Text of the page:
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Bitter Roots: The Search for Healing Plants in Africa

Bitter Roots: The Search for Healing Plants in Africa

by Abena Dove Osseo-Asare

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For over a century, plant specialists worldwide have sought to transform healing plants in African countries into pharmaceuticals. And for equally as long, conflicts over these medicinal plants have endured, from stolen recipes and toxic tonics to unfulfilled promises of laboratory equipment and usurped personal patents. In Bitter Roots, Abena Dove Osseo-Asare


For over a century, plant specialists worldwide have sought to transform healing plants in African countries into pharmaceuticals. And for equally as long, conflicts over these medicinal plants have endured, from stolen recipes and toxic tonics to unfulfilled promises of laboratory equipment and usurped personal patents. In Bitter Roots, Abena Dove Osseo-Asare draws on publicly available records and extensive interviews with scientists and healers in Ghana, Madagascar, and South Africa to interpret how African scientists and healers, rural communities, and drug companies—including Pfizer, Bristol-Myers Squibb, and Unilever—have sought since the 1880s to develop drugs from Africa’s medicinal plants.             Osseo-Asare recalls the efforts to transform six plants into pharmaceuticals: rosy periwinkle, Asiatic pennywort, grains of paradise, Strophanthus, Cryptolepis, and Hoodia. Through the stories of each plant, she shows that herbal medicine and pharmaceutical chemistry have simultaneous and overlapping histories that cross geographic boundaries. At the same time, Osseo-Asare sheds new light on how various interests have tried to manage the rights to these healing plants and probes the challenges associated with assigning ownership to plants and their biochemical components.                A fascinating examination of the history of medicine in colonial and postcolonial Africa, Bitter Roots will be indispensable for scholars of Africa; historians interested in medicine, biochemistry, and society; and policy makers concerned with drug access and patent rights.

Editorial Reviews

Stacey Langwick

“By choosing to investigate colonial and postcolonial science through scientific work with plant medicines, Abena Dove Osseo-Asare deepens our understanding of the power relations not only between African and European or American scientists but also between healers and these indigenous and foreign scientists. Her detailed account of transnational scientific collaborations will be a lasting contribution to the field of science studies.”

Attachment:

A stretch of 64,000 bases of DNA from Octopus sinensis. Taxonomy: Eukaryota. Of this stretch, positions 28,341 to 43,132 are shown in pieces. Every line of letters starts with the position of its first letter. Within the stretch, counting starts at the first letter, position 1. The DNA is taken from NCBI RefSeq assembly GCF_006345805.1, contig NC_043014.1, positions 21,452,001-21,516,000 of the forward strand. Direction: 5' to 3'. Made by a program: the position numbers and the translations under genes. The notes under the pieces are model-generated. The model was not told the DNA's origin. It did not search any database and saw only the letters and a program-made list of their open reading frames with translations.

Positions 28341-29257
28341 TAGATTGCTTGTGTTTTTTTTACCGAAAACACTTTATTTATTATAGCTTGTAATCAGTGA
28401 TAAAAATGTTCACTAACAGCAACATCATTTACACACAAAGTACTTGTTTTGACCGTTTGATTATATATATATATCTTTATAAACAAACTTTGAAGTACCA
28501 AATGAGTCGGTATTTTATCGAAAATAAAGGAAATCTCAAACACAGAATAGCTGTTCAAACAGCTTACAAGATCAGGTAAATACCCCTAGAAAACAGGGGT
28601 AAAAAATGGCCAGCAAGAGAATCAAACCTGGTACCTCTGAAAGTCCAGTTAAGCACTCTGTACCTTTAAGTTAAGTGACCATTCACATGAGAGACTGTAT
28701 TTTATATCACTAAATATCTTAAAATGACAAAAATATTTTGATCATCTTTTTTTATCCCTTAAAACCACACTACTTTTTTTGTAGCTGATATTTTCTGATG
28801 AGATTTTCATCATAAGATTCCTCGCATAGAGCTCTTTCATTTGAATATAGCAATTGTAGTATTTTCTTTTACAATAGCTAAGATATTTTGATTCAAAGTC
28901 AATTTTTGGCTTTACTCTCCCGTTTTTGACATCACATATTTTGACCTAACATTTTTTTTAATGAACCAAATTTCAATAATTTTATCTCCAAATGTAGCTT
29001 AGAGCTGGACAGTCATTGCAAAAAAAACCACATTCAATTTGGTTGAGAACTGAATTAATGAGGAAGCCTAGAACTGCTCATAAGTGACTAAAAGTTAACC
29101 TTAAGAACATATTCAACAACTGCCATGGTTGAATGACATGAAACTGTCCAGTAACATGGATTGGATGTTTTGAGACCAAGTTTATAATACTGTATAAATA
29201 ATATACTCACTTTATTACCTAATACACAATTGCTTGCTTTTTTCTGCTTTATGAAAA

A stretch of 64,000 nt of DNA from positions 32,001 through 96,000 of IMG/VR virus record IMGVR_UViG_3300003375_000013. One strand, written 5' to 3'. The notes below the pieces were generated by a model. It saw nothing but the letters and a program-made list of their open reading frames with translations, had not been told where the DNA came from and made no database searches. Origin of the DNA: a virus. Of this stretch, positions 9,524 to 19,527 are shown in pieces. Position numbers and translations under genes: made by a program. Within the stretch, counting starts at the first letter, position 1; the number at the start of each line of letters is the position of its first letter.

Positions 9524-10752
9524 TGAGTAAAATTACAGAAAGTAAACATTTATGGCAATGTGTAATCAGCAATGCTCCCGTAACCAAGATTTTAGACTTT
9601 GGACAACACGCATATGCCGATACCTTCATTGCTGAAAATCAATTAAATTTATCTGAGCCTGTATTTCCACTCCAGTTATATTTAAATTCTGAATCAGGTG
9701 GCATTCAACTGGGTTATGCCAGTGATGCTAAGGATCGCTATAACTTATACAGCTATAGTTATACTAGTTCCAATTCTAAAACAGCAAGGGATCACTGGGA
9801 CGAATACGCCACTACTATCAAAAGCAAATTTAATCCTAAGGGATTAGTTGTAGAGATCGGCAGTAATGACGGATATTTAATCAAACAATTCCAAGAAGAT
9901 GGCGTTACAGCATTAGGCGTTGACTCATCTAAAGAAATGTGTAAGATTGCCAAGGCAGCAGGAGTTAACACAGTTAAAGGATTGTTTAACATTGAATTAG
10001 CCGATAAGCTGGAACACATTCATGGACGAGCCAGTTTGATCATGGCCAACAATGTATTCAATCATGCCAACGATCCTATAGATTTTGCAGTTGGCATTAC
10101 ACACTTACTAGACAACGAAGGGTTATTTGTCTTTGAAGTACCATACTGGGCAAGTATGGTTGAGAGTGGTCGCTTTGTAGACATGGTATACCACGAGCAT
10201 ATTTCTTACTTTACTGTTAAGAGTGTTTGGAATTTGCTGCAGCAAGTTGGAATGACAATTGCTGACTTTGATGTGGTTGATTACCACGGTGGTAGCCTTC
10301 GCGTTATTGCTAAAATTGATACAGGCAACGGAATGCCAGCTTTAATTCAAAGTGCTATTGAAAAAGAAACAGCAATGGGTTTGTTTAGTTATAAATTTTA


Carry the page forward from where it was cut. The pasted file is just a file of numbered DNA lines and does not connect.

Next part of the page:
Harold J. Cook

Bitter Roots is a book for our times: an age of bioprospecting and biopiracy, with hope for partnerships bringing bioprosperity. Abena Dove Osseo-Asare’s remarkable investigations clarify both the facts and the issues through the example of how the roots of several plants associated with Africa have been used, studied, and remade. She notes the slippery entanglements between traditional and scientific practices and, in the process, stalks not only knowledge but justice. Informative, bold, and sensitive.”
Science News

“In a fascinating look at modern and traditional medicine, the author tells the stories of efforts to commercialize pharmaceuticals from six African plants.”
Quarterly Review of Biology - Manuel A. Aregullin

"In a book that reads as an ethnographic whodunit mystery, Osseo-Asare masterfully threads five stories that describe the complexities of determining ownership of medicinal plant knowledge when this knowledge spans over time, communities, and countries. A product of years of field research in Africa interviewing healers, scientists, and community members as well as reviewing archived material, the author, a remarkable academic historian, in the end makes it clear that the overwhelming amount of twists and turns in the historical path that a medicinal plant can take on its way to becoming a drug makes it impossible to assign rights of intellectual property. . . . A must read for scholars as well as the general public interested in herbal medicine, from academics who specialize in African studies or medical history to researchers in the area of pharmaceuticals as well as policymakers who deal with ownership rights and patents."
The American Historical Review

"In a refreshing and innovative approach to bioprospecting, Bitter Roots helps to fill this gap by telling the stories of six African healing plants—rosy periwinkle, Asiatic pennywort, grains of paradise, Strophanthus, Cryptolepis, and Hoodia—all of which have been the subject of commercial investigation. By taking us on a historical journey from colonial exploration and exploitation to the contemporary controversies within which such plants are located, Osseo-Asare shows how multiple innovators have contributed toward the shaping of scientific knowledge. Through meticulous ethnographic research, she demonstrates how class distinctions allowed some parties to claim credit for drug discovery at the expense of others, highlighting the complexity of natural product research in African countries. Bitter Roots is not only engaging and provocative, but also provides new perspectives on old stories, in a region that has received little attention."